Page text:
What’s the point of living this life of collecting all this stuff and being involved in all these collaborations? I started thinking about that and if I could find a personal thread through all of my work that connected me with it.

So, to find that thread, I started renting a rehearsal room every Wednesday. I would go there on my own, with just an electric guitar, which was the purest limitation I could find, and I would try and play music that I’d made in the past, from memory, which was specific to a time, a place and an artist. I started thinking ‘was there a song, how would I play it, what were the words and what was the imprint that it left on me?’

So, I tried to remember songs, I fumbled through the words and the chords, and I found myself quite enjoying it. I did that on my own for about 18 months – no one knew I was doing it – and I recorded it on my phone. I’ve had the opportunity to record in some really great and lavish ways, but when you are performing, you’re very much limited to the tools – a guitar and a voice. I realised I had a licence to change melodies and words.

So, what effect did doing that have on you?

I’ve started writing songs again in that style – a new record will be the next thing that happens – and I started enjoying hearing the sound of my voice, which I haven’t before, and Demon asked me [to reissue People Move On], so I jumped at it. I said to them, if I do it, can I get the instrumentals and sing over them? So here we are.

The new CD set is a really nice package and well-presented. There are lots of tracks on it and some new artwork…

I worked really hard on every aspect of it. It’s taken a long time. I’m a fan. I’m the kind of person who buys records like this and looks forward to it. I don’t like it when the reissue industry does things badly – when the group aren’t involved and don’t give a shit. I find that really distressing – particularly with my own work. I don’t want to rip people off and I want my work regarded and presented in the best way possible. I want every aspect of it to be beautiful.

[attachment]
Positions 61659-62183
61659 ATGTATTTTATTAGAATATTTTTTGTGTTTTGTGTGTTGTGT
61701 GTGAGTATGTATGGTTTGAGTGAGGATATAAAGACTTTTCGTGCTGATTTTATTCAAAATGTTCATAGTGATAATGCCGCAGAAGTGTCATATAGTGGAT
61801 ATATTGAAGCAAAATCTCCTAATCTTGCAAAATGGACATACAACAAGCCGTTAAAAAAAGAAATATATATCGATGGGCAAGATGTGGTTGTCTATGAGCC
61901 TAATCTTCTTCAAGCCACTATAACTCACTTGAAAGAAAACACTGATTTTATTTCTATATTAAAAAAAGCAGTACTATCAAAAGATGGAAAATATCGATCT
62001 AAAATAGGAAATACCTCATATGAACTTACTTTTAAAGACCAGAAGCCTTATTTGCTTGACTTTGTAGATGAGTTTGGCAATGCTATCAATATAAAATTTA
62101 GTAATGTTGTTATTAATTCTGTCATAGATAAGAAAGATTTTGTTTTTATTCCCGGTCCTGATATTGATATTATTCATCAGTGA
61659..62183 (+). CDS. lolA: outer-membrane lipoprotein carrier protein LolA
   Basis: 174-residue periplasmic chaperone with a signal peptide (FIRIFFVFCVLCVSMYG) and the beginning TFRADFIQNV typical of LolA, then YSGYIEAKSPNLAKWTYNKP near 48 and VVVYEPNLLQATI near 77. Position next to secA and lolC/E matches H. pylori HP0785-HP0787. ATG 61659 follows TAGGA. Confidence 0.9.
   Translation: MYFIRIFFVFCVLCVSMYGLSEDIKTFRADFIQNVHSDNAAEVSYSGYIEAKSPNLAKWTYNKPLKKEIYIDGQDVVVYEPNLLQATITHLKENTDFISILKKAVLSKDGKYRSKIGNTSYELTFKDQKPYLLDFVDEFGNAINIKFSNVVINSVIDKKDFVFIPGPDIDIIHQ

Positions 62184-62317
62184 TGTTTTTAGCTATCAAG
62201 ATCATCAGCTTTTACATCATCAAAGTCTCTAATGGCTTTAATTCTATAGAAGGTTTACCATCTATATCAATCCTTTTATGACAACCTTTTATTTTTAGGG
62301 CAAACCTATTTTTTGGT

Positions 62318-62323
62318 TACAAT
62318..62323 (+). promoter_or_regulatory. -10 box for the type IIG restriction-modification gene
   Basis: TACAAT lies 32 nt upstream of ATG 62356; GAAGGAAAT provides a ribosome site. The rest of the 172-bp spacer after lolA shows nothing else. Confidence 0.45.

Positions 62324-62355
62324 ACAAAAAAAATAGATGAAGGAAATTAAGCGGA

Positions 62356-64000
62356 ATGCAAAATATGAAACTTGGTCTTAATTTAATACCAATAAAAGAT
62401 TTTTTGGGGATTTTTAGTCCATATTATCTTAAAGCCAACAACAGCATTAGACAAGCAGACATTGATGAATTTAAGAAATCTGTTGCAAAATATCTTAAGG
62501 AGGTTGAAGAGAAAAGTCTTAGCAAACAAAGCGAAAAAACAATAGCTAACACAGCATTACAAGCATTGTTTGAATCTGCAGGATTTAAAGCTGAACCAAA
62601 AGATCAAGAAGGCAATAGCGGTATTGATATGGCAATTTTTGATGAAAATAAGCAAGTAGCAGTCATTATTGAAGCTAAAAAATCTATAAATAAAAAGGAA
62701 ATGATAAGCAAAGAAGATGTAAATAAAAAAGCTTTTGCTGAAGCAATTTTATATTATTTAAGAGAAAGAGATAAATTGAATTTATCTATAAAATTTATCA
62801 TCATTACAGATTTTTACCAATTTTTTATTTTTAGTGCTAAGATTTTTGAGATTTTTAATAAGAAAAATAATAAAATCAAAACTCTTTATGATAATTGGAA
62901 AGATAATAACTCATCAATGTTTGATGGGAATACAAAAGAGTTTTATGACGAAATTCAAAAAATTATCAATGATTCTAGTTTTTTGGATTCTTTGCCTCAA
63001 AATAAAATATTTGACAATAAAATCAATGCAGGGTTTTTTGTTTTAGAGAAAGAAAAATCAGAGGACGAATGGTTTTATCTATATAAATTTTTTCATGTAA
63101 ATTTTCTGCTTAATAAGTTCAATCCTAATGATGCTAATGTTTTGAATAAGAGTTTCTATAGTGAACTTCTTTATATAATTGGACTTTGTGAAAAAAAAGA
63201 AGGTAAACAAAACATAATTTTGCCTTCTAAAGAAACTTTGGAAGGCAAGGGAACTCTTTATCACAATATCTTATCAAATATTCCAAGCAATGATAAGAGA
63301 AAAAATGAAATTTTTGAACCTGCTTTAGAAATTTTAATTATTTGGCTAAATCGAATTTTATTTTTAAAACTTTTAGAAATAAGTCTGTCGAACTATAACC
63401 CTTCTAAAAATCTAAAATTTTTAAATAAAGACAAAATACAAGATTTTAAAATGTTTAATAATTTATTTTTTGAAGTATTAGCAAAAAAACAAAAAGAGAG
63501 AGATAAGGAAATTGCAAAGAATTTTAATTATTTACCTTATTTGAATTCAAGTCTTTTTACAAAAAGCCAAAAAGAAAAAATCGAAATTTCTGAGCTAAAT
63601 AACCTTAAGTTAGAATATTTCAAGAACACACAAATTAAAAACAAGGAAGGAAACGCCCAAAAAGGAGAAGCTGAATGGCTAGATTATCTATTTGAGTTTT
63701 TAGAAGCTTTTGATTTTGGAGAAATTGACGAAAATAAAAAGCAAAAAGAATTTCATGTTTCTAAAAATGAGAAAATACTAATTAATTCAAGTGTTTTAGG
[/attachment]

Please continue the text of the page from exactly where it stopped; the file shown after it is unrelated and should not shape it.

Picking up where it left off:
When you’re not working, how do you prefer to listen to music?

If you want to talk hi-fi, I live by my Bowers & Wilkins 702s. They’re in my living room and they’re my go-to speaker. Whenever I’m mixing, I then go downstairs [from the studio] and listen to it at a reasonable level on the Bowers & Wilkins speakers – they’re the gods for me and they tell me what to do. I sit and make notes and then I make changes based on that.

I listen to everything – streaming and vinyl. I tend to listen to certain things on vinyl, like Coltrane or Joni Mitchell, and I have piles of CDs. I’m really happy that people can access music in whichever way is possible.

When I’m making a record, and mixing it, there’s a side of me that wants a hi-fi person to love it and think it sounds beautiful, but, if I’m honest, the bulk of me still wants a piece of music to scream out of a car stereo and make you want to turn it up – that raw energy and excitement. That’s what I always look for.

So, finally, thanks to the new version, are you now happy with People Move On?

I’m really pleased. I listened to it the other day when I got the master of it on CD and I enjoyed it. I’m not uncomfortable with it – I like how my voice is and that’s how it will be from now on. I’m cool with the fact that there was one version made by a 27-year-old who didn’t know what he was doing, and now I’m a 51-year-old man. Shit happens.

Bernard Butler’s People Move On four-CD box set is out now on Demon Music. There is also a two-LP version of the 2021 rerecorded album, featuring new vocals.

bernardbutler.com